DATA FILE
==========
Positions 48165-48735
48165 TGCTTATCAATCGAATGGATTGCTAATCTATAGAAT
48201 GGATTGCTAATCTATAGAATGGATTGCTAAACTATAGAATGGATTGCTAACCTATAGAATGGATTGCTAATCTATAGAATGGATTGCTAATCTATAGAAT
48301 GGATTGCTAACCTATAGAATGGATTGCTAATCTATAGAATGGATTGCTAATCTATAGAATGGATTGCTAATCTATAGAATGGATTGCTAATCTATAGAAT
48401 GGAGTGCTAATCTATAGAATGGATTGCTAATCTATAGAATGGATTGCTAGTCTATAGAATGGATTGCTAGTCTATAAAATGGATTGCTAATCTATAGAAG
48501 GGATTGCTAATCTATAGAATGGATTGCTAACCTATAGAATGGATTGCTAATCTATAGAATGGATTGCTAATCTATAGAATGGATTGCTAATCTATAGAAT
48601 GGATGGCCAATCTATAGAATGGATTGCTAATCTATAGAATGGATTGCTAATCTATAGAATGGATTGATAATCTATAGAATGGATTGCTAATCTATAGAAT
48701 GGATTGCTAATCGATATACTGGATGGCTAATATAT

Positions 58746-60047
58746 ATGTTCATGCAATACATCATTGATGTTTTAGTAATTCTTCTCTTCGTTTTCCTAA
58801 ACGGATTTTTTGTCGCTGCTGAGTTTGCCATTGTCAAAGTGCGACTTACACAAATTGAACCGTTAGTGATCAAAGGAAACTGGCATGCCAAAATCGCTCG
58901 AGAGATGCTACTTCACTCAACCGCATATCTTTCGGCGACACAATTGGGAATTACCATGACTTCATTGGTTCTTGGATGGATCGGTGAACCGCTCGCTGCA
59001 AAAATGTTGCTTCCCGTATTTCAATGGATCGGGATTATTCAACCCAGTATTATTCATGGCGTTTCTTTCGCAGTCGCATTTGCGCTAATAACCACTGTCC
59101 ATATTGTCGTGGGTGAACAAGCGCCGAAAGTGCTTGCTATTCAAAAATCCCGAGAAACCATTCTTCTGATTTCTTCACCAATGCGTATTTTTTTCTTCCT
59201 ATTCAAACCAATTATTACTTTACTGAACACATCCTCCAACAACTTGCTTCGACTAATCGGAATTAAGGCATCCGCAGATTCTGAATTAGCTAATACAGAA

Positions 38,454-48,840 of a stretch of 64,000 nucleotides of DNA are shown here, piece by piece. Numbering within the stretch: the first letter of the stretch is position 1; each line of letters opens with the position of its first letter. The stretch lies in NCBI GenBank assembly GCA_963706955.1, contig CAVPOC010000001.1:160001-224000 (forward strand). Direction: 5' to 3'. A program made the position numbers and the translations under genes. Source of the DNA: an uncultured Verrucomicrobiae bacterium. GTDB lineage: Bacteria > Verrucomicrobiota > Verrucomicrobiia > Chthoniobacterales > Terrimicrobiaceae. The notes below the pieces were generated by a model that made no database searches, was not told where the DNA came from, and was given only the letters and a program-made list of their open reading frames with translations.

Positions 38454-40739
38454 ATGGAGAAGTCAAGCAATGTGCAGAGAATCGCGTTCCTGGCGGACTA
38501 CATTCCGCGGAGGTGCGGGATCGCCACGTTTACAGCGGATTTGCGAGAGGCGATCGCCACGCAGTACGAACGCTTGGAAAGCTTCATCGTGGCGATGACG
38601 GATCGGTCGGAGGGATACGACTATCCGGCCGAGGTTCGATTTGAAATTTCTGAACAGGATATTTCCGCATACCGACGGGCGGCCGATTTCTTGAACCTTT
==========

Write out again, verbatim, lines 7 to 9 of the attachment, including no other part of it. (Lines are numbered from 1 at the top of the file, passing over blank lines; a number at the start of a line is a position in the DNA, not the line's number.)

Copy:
48601 GGATGGCCAATCTATAGAATGGATTGCTAATCTATAGAATGGATTGCTAATCTATAGAATGGATTGATAATCTATAGAATGGATTGCTAATCTATAGAAT
48701 GGATTGCTAATCGATATACTGGATGGCTAATATAT

Positions 58746-60047